Is it 100% safe to purchase in Cyprus using a independent lawyer ?

    NO !

  21. @andyp @Steve – I appreciate that you have both had some bad experiences with buying property.

    However there are many people, including myself, who have bought in Cyprus without any problems.

    You will always get some bad apples in the barrel – and yes, Cyprus does have more than it’s fair share – particularly in the areas favoured by expatriates.

    I have no doubt that there will be naive people who will take up offers like the one above without reading agreements or questioning what they are signing up for.

  22. AndyP is right nothing will change clients/people will be ripped off by lawyers.

    As the Cyprus Bar Association position is to protect its members not the clients, so rogue lawyers will continue to operate secure in the knowledge there union will protect them.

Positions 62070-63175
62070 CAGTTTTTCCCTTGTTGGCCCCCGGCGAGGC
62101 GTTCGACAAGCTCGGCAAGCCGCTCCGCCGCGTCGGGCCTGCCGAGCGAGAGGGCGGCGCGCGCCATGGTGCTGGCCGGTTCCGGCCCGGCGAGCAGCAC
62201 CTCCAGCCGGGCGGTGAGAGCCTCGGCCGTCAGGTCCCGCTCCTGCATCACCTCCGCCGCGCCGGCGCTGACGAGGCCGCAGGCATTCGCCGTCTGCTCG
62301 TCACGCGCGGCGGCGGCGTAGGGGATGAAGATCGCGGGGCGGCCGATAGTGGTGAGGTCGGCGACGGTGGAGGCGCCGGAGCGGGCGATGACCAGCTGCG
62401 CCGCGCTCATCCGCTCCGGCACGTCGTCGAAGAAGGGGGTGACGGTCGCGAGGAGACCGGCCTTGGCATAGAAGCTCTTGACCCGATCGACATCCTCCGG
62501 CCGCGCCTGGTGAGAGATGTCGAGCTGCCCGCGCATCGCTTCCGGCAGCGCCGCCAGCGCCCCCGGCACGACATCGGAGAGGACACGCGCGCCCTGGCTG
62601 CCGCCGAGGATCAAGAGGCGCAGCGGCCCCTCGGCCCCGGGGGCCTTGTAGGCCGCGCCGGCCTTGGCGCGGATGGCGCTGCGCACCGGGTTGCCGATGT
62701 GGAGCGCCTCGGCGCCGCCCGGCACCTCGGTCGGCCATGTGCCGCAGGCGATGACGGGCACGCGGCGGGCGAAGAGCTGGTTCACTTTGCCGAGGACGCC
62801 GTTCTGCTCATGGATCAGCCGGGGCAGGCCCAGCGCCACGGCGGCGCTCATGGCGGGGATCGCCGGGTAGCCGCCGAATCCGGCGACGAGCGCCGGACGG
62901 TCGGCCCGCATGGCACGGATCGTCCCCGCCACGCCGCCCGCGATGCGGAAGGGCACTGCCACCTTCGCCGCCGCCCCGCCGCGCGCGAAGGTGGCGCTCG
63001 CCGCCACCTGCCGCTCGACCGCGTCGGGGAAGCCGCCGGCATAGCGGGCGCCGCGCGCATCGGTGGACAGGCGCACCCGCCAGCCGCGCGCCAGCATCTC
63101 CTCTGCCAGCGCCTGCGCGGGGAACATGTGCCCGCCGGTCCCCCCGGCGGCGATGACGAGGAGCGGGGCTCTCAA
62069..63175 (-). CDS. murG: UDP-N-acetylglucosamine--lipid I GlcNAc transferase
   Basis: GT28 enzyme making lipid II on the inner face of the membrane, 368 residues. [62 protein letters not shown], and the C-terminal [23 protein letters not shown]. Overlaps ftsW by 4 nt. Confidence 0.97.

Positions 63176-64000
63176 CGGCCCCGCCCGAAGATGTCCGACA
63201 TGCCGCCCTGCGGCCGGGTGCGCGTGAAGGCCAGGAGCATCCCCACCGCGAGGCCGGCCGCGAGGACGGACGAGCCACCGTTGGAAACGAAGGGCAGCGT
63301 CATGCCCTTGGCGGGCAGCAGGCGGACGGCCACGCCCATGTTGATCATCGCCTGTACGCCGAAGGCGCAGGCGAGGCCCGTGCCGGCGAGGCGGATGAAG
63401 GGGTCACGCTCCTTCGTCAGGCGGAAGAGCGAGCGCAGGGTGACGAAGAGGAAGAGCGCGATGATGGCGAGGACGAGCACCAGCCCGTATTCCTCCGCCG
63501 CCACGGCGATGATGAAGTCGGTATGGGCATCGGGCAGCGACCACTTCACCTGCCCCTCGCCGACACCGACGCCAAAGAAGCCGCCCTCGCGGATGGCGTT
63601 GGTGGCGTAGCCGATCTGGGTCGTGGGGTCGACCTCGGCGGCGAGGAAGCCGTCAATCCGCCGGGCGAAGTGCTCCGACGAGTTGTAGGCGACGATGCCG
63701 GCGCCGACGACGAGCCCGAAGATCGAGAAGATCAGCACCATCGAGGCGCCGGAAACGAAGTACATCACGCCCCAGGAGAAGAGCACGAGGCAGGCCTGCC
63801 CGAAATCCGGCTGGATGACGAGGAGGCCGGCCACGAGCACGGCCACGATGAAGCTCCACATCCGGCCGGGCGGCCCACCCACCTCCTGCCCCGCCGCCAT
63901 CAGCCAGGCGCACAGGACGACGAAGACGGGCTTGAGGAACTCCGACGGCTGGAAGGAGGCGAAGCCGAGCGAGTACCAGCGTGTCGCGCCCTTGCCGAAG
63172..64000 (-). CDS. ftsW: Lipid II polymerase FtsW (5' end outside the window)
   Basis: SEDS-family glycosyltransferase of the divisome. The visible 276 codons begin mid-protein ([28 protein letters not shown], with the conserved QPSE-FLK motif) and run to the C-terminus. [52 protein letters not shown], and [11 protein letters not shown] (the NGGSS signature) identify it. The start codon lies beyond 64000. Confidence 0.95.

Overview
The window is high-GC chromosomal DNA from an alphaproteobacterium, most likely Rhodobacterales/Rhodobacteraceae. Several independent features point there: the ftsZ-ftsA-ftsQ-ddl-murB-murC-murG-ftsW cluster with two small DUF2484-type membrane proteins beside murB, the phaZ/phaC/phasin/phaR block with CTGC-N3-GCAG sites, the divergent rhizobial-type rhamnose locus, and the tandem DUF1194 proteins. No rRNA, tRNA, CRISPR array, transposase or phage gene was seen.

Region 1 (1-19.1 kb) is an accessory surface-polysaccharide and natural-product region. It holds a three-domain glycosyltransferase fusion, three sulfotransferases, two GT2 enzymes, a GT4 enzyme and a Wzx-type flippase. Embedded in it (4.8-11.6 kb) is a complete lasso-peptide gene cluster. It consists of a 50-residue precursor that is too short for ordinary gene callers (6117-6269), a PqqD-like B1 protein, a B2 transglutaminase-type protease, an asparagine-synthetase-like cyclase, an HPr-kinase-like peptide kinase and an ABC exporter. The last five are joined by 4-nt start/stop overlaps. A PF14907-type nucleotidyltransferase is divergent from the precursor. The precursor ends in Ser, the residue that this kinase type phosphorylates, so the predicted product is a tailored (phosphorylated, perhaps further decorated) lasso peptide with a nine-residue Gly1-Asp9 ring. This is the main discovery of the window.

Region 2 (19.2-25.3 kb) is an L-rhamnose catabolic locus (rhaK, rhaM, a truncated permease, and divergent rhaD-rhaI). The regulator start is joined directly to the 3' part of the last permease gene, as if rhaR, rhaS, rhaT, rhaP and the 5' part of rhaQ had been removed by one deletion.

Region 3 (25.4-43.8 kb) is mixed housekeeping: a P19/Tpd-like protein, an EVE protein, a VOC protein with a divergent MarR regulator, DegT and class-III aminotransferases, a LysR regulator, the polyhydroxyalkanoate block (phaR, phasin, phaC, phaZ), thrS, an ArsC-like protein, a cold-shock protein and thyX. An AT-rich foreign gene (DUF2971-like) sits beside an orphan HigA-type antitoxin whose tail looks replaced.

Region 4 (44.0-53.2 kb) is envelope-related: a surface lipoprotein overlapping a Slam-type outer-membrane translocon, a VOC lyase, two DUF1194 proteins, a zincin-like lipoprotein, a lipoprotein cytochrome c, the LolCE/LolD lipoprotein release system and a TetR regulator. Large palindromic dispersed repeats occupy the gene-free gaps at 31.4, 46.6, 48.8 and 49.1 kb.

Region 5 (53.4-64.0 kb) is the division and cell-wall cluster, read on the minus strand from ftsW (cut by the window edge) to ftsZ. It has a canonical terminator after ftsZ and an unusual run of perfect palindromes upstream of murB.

Now as you see a Real Estate company jumps on the bandwagon to obtain money from people. It appears Cyprus is hell bent on continuing its artful ways.

  23. As other commentators have noted, the Cyprus property parasites are having to invent new ways to fleece innocent newcomers.

    The Brits led the way in being fleeced, then recognizing the Cyprus Title Deeds-cum-Fraud Scandal and campaigning for credible reforms and justice. That has taken a good 6 years and the battle has still not been won. Meanwhile, the parasites have turned their attention to Russian lambs but luckily many individual Russian buyers have learned from the Brits’ demise and refuse to buy without Title Deeds. Developers, agents, sellers and Russian friends all report to me the same story. A handful of innocents will always slip through the net but nowhere near the numbers expected by the parasites or indeed needed to save their necks and the property market.